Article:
A Sunday night home date with Indianapolis was next. These teams had met in the playoffs in both 1995 and 1996, but the Colts would crash to 3-13 this year. Pittsburgh managed to turn it over six times and still win the game 24-22, thanks to 164 yards from Bettis. The big running back kept rumbling in Cincinnati for 135 more in a 26-10 win.
Jacksonville paid a return visit to Pittsburgh with both teams at 5-2. It was a national TV game in the late Sunday afternoon window and the Jags picked up where they left off on the Monday Night in September, taking a 10-0 lead into halftime.
Then Stewart found Courtney Hawks on a 28-yard touchdown pass, later ran for a TD and the game went to overtime at 17-17. Pittsburgh won it when Stewart tossed a short pass to Bettis who rolled in from seventeen yards out. The Steelers had sole possession of first place in the AFC Central.
Pittsburgh went to Kansas City to face the Chiefs, who were on their way to the top seed in the AFC. Stewart found Hawkins on a 44-yard touchdown pass and an early 10-0 lead. But against another physical opponent, the Steelers gave up 183 yards on the ground and KC ground out a 13-10 win
Two easy divisional home wins followed. Pittsburgh blasted Baltimore on a Sunday night home date, intercepting Vinny Testaverde four times in a 37-0 win. Then they produced a workmanlike 20-3 victory over Cincinnati. The Steelers were 8-3 and tied for first with the Jaguars.
Both teams lost the following week, Pittsburgh dropping a 23-20 decision in Philadelphia because Stewart threw three interceptions and the team lost two fumbles Another poor outing at Arizona followed, with Stewart erratic and the defense giving up 270 yards passing to Jake Plummer. But it ended well—Bettis ran 142 yards and Pittsburgh escaped the desert with 26-20 overtime win over a team on its way to a 4-12 season.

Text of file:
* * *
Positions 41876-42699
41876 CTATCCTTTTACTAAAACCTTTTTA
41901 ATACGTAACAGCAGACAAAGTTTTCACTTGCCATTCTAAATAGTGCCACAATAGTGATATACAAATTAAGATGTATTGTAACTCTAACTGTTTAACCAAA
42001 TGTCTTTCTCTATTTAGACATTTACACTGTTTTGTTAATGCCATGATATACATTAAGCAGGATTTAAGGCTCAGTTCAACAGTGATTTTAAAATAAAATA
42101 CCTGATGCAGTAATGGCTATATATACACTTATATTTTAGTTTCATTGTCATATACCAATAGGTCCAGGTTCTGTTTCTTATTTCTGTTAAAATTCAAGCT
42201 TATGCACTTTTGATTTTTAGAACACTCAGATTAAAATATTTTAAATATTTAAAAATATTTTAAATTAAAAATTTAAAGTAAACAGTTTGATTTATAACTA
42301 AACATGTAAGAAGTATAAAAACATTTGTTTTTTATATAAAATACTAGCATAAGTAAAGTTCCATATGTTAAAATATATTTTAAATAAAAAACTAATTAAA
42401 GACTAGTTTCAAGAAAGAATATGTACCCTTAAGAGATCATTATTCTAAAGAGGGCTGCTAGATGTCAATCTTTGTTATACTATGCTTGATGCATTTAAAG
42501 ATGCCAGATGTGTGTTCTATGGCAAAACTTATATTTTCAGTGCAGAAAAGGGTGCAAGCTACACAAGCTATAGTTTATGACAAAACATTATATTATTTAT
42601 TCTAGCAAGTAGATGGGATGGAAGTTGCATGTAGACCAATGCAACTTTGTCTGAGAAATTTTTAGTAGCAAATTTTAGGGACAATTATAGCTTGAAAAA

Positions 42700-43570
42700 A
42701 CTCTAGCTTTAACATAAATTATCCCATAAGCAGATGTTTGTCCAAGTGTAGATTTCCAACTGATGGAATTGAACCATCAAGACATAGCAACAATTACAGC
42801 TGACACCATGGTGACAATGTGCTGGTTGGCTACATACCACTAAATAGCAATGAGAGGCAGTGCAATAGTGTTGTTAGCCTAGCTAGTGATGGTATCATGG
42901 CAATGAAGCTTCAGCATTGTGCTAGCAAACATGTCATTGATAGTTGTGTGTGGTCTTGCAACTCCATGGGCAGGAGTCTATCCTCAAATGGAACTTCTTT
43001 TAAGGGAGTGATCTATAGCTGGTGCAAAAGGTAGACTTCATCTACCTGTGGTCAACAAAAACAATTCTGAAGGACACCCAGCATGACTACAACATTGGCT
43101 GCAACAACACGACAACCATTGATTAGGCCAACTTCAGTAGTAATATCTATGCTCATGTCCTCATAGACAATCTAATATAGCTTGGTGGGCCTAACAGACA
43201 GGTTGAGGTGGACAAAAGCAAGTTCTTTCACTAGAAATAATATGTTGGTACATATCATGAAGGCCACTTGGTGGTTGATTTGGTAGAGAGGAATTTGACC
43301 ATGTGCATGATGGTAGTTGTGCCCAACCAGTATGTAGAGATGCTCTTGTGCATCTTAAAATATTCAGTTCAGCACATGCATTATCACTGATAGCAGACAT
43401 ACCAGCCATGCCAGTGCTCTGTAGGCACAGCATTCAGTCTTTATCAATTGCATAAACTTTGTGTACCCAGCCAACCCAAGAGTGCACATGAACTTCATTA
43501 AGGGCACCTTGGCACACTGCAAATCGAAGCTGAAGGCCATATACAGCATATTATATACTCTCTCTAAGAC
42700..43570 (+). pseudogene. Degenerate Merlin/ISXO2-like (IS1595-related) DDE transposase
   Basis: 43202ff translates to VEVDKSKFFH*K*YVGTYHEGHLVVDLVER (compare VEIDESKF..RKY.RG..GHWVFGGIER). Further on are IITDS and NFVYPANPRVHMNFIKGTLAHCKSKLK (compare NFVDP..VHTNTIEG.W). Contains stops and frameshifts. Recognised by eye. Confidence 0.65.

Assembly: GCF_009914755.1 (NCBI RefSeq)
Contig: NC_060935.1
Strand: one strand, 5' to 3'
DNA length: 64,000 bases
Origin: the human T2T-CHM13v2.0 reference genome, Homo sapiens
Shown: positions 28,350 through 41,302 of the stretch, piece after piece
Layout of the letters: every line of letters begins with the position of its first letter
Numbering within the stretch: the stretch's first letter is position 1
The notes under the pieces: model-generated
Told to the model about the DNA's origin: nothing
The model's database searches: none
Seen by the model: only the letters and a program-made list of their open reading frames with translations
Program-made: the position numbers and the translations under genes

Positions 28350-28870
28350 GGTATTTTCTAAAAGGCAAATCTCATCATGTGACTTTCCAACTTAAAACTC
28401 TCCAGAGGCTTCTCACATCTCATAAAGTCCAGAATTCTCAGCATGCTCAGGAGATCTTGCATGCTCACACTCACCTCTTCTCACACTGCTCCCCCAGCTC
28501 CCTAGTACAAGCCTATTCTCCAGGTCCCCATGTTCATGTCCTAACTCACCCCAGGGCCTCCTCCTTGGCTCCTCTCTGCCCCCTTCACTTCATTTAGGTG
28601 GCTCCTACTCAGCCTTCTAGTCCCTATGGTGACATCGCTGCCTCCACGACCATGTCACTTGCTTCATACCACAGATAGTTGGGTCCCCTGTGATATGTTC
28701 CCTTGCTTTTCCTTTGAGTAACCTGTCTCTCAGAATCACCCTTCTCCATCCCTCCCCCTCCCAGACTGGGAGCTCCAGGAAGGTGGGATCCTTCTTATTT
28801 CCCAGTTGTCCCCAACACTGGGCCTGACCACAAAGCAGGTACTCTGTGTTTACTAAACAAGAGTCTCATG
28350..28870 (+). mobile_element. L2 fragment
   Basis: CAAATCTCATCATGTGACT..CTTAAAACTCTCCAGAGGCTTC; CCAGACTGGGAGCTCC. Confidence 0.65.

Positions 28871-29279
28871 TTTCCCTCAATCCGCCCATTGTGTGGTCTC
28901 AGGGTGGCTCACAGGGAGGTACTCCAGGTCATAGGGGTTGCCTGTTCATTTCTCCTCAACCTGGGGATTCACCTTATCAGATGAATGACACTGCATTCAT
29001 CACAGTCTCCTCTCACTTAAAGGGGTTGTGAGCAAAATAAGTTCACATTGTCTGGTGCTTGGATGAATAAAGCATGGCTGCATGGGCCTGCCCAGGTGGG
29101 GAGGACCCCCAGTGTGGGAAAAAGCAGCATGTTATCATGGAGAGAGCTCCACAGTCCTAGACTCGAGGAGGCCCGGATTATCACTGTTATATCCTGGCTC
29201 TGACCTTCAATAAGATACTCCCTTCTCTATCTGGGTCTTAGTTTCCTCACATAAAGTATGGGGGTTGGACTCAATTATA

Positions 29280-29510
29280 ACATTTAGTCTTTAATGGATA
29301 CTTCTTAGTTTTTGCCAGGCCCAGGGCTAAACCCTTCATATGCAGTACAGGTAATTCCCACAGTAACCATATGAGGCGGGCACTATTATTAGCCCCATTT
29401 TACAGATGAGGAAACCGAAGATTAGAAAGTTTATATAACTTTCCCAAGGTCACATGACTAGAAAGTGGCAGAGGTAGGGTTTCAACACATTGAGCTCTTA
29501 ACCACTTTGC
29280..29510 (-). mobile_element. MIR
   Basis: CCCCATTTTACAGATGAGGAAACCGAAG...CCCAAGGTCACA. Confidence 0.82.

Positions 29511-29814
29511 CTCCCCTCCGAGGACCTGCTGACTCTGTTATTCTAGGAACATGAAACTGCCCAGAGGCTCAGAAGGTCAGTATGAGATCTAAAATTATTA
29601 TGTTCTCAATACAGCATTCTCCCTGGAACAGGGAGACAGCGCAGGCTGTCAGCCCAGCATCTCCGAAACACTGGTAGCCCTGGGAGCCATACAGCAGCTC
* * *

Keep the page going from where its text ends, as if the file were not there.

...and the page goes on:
The win came coupled with Jacksonville loss that gave Pittsburgh a one-game lead, just as they prepared for a decisive two-game stretch The Steelers would have to face the Denver Broncos, the second-best team in the AFC behind Kansas City, along with the New England Patriots—who had reached the Super Bowl in 1996 and would win the AFC East again this year.
Pittsburgh met the challenge, though it wasn’t easy. They fell behind Denver at home, 21-7 in the second quarter. But Stewart outplayed John Elway. The Steeler quarterback found Thigpen on a 69-yard touchdown and later on a 21-yard scoring play. Trailing 24-21, Stewart then ran for two touchdowns. He finished 18/29 for 303 yards while Elway was erratic, going 17/42 for 248 yards. Pittsburgh won 35-24.
Another strong-armed quarterback in Drew Bledsoe was up next in the road trip to Foxboro. Again, Pittsburgh fell behind by two touchdowns, and still trailed 21-13 in the fourth quarter. Stewart threw a touchdown pass to tight end Mark Bruener and a tying two-point conversion to Thigpen. Then the young quarterback led the offense to the winning field goal in overtime in a 24-21 final. Stewart and Bettis combined for 138 rush yards, while the Patriots managed only 42.
The win not only clinched the AFC Central, but also assured Pittsburgh of the 2-seed in the playoffs over New England. It was a distinction that had proved critical in 1996 when the Steelers lost that seed line to the Patriots and it would be so again this season. The final game at Tennessee was basically mailed in, with Bettis not playing and Stewart only going half the game in a 16-6 loss.